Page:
Case Report Top

A 6 year old female child reported to the Department of Pediatric Dentistry, SDM College of Dental Sciences complaining of pain and swelling in the oral cavity in the right lower back jaw since 4 days. Intra oral examination revealed deep dental caries in relation to right mandibular second primary molar associated with gingival swelling with the same after radiographic examination; a diagnosis of acute periapical abscess was made.

The patient was apparently cooperative, and hence a decision to carry out emergency access cavity preparation to facilitate abscess drainage under antibiotics coverage was made. Rubber dam application was not possible because of associated swelling. During the extirpation of the pulp with an endodontic file the child experienced pain and suddenly moved with jerky movements leading to slipping of the file from the operators fingers, which the patient swallowed. All the emergency protocol to retrieve the aspirated foreign objects was carried out including thumping on the back, trendelenburg position, and Heimlich maneuver. [10] The child was immediately examined and as there were no signs of respiratory obstruction (dyspnea or cyanosis). There was mild gagging, coughing and slight increase in breathing, probably caused by anxiety. Otherwise the child was cooperative.

The child was rushed to the emergency room of Department of Radiology where the anterior - posterior X-ray of chest and abdomen was taken half an hour after the incident. The file was located in the stomach from the X-ray [Figure 1]a and was decided to retrieve the file by gastro scope to prevent further complications, considering that the file is a sharp endodontic instrument. During endoscope procedure that was done under general anesthesia after parents consent and medical fitness, the upper GIT was normal, with no evidence of lacerations or bleeding from the mucosal lining. The gastroscope located the file which had pierced mucosal lining in the region of pylorus sphincter [Figure 1]b and retrieved the file with special nipper successfully [Figure 1]c and d. The patient was discharged the next day without any post operative complications.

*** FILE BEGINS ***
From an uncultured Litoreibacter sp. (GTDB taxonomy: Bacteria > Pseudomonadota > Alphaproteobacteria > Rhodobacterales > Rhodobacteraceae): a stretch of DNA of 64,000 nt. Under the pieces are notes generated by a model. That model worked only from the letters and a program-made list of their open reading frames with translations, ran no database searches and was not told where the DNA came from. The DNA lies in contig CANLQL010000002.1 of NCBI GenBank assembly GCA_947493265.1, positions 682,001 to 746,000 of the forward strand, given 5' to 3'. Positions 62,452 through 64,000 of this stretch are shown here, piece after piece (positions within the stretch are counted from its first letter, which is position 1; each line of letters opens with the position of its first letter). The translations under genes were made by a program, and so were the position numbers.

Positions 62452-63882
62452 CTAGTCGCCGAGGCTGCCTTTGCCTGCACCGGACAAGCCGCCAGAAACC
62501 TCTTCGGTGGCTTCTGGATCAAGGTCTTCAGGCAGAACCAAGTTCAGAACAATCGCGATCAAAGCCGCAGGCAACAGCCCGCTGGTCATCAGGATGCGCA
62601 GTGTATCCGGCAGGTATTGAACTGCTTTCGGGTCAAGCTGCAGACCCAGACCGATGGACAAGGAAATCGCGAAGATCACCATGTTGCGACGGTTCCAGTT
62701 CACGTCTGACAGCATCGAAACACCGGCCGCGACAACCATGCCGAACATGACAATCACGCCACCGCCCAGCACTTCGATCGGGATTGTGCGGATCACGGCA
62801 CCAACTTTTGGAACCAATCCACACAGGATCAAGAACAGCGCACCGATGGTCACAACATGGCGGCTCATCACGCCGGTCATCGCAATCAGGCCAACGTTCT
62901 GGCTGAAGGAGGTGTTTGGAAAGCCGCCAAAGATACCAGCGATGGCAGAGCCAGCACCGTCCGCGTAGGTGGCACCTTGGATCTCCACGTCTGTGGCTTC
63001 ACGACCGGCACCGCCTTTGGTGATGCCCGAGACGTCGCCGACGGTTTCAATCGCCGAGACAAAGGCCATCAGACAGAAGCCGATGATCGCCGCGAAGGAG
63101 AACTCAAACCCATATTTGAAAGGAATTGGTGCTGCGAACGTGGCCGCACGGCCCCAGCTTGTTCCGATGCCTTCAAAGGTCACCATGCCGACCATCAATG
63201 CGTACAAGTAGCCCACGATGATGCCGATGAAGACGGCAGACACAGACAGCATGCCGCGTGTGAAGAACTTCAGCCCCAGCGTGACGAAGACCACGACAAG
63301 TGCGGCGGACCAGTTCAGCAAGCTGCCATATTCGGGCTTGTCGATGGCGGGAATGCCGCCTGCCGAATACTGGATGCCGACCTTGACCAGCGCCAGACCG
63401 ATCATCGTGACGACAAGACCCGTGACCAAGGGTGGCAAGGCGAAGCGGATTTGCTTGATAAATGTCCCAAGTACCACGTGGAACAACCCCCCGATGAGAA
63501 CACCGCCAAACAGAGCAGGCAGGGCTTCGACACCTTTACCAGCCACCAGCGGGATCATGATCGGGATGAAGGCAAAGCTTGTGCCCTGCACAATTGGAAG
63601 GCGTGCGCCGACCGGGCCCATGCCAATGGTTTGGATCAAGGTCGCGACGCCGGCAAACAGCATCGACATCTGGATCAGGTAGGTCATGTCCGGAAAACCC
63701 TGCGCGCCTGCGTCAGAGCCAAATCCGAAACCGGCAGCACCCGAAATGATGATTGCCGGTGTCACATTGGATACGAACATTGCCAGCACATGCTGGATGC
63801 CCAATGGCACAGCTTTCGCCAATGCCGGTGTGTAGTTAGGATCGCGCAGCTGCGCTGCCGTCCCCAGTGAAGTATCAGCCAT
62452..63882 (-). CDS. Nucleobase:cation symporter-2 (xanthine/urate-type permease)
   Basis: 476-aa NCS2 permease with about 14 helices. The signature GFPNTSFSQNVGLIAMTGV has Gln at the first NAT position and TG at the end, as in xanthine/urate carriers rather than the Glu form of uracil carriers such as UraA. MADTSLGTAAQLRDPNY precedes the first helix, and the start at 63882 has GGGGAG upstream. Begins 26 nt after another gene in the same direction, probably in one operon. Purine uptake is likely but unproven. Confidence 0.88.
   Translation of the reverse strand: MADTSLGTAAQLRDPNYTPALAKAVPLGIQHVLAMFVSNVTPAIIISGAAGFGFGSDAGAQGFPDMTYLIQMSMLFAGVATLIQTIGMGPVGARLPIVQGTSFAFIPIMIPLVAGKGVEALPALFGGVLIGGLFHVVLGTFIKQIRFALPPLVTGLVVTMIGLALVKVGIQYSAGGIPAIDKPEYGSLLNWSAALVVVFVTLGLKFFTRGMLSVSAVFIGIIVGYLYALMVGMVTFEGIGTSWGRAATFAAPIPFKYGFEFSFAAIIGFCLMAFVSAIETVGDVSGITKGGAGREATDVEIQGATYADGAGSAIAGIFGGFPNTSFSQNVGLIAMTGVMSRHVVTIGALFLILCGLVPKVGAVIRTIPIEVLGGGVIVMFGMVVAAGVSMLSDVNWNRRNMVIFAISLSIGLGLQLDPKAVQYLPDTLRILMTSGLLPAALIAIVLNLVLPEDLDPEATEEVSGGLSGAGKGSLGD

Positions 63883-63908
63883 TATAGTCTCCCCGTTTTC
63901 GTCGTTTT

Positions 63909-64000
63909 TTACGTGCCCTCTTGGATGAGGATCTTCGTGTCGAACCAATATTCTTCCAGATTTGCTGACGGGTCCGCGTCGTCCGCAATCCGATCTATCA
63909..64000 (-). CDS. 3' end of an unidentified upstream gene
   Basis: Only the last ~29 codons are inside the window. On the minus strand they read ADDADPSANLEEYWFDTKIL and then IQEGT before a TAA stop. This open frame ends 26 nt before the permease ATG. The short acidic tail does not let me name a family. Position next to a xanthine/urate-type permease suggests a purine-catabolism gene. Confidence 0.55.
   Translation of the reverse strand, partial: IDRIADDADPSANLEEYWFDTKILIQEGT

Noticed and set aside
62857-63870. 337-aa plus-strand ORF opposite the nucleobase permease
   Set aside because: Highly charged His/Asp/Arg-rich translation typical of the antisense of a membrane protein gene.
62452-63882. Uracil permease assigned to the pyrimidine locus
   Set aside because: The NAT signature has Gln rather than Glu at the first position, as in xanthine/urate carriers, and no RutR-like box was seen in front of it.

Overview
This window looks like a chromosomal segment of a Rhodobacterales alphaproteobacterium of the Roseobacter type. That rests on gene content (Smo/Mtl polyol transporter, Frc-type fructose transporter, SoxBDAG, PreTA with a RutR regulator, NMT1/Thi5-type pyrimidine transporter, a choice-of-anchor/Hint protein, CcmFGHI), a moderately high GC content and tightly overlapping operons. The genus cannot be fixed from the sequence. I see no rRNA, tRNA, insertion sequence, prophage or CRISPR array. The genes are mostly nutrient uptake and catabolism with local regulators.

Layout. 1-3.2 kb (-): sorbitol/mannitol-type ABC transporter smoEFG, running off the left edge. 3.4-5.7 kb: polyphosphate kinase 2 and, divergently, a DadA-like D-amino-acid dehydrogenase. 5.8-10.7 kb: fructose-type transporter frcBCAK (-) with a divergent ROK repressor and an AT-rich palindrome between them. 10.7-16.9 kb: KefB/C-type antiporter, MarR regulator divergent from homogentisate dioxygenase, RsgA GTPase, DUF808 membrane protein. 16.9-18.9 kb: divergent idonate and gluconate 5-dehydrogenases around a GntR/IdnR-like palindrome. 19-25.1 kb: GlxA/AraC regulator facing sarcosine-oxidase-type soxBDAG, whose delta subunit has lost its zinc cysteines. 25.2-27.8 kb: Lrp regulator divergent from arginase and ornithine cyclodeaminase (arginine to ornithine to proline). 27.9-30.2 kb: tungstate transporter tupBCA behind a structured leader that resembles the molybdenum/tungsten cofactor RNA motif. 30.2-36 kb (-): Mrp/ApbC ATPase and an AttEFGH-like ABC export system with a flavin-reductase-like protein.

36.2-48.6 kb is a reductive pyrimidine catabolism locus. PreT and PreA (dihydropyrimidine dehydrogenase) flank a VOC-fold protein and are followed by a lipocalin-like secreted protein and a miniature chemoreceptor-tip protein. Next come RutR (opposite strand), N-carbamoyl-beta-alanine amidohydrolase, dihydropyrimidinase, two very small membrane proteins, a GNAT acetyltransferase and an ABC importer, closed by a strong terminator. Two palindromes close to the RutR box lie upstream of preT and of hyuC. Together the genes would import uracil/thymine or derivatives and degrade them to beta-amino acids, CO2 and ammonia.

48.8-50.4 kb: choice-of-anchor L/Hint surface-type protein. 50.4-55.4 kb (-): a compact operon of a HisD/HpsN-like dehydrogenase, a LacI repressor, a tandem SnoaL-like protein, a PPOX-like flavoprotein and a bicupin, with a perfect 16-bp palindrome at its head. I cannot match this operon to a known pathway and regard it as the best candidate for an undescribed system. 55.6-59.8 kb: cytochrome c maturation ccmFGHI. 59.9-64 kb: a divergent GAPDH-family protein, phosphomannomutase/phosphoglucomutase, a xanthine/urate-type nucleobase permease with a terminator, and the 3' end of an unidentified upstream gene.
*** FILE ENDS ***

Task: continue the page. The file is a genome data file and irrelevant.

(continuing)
Figure 1: (a) Chest radiograph revealing endodontic file in gastric region (b) gastroscope located the file close to pylorus sphincter (c) gastroscope nipper retrieving the Endodontic file (d) post retrieval of endodontic file

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  Discussion Top